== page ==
Ego Productions at Disjecta, 116 NE Russell, 784-4904, Fri-Sun 8 pm through April 25, $10
W ith its debut Portland production, The Jack Slate Radio Show, the fresh-from-Chicago Ego Productions have defied conventional theater to introduce themselves as the smart, quirky new kid on the block.
Slate's tongue-in-cheek detective story is played out as a radio drama, with the actors planted in front of a lone microphone. Jack Slate (played with charming, oblivious bravado by Nathan Markiewicz) investigates a murder that took place during his favorite radio show (yes, there's a secondary radio drama going on in the midst of this staged one; if nothing else, Slate has invented the genre of post-post-modern theatrical radio drama comedy), interacting with a varied assortment of citizens, informants, and crooks. It's the audience's job to imagine the visuals, with help from clever sound effects via Rocco George and Cole Pensinger, whose physical comedy largely justifies the decision to make Slate a play rather than an actual radio drama.
Slate's eight actors handle over 16 roles disarmingly well, changing voices and mannerisms as fast as the breakneck plot. The cast is uniformly excellent, with Chris Woolsey invariably stealing every scene he's in, Ricardo Delgado's versatility keeping things unpredictable, and Will Lund's equally satisfying compatriot and henchman. Actress Eden Nelson might have gotten the real shaft here, though--given not one but two painfully annoying characters to play. Luckily she's talented enough that it's still entertaining to watch her perform.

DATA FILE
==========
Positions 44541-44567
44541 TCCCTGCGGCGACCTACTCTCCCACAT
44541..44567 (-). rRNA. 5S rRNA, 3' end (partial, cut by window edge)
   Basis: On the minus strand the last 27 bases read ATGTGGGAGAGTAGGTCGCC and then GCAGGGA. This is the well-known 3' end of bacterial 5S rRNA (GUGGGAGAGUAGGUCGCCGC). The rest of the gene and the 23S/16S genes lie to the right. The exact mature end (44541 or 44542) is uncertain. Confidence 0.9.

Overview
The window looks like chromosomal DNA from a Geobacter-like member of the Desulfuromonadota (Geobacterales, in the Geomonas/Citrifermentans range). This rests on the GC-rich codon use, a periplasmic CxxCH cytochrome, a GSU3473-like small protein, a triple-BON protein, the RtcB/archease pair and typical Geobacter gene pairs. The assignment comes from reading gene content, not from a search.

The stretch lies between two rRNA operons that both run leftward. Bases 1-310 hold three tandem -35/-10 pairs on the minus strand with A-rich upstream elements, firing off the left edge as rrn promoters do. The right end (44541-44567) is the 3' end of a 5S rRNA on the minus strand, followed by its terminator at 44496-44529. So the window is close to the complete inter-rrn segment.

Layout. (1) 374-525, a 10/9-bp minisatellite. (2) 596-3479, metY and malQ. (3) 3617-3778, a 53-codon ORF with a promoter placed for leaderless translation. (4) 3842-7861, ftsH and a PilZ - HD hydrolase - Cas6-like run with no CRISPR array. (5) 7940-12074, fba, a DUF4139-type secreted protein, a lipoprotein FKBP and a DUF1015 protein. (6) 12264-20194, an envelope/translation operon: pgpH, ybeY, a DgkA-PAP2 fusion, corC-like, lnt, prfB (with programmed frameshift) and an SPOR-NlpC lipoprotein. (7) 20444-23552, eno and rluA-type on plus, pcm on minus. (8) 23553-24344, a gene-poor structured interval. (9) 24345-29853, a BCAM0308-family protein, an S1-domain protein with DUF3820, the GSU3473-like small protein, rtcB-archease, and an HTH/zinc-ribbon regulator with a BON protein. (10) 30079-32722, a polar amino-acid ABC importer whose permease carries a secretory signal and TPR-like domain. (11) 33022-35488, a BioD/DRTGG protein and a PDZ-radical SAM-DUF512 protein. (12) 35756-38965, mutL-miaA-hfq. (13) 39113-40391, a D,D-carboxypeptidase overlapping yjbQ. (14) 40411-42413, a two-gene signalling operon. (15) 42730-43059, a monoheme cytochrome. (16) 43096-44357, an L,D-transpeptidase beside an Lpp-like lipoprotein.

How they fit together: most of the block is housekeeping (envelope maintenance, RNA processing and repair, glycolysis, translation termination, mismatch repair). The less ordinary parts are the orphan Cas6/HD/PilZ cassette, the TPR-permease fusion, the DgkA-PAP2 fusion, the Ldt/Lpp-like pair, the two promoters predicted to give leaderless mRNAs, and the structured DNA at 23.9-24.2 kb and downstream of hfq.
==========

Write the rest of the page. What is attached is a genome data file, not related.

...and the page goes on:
The biggest hurdle for Slate is an uneven script by Tai Palmgren and director Lizz Leiser. (Most notably, the astonishingly ill-conceived opening has the cast playing voice actors, who then play Slate's characters, but play them in flashbacksÉ ugh.) Once the script stops fucking around with overtly theatrical obsequiousness, however, the play hits a thoroughly enjoyable, slapstick-y stride. Leiser trusts her actors, and for good reason--all of them effortlessly overcome the rocky script. Slate might not be great theater, but watching its actors is--and while this production might not be a quintessential whiz-bang debut, it bodes exceedingly well for Ego Productions' future. ERIK HENRIKSEN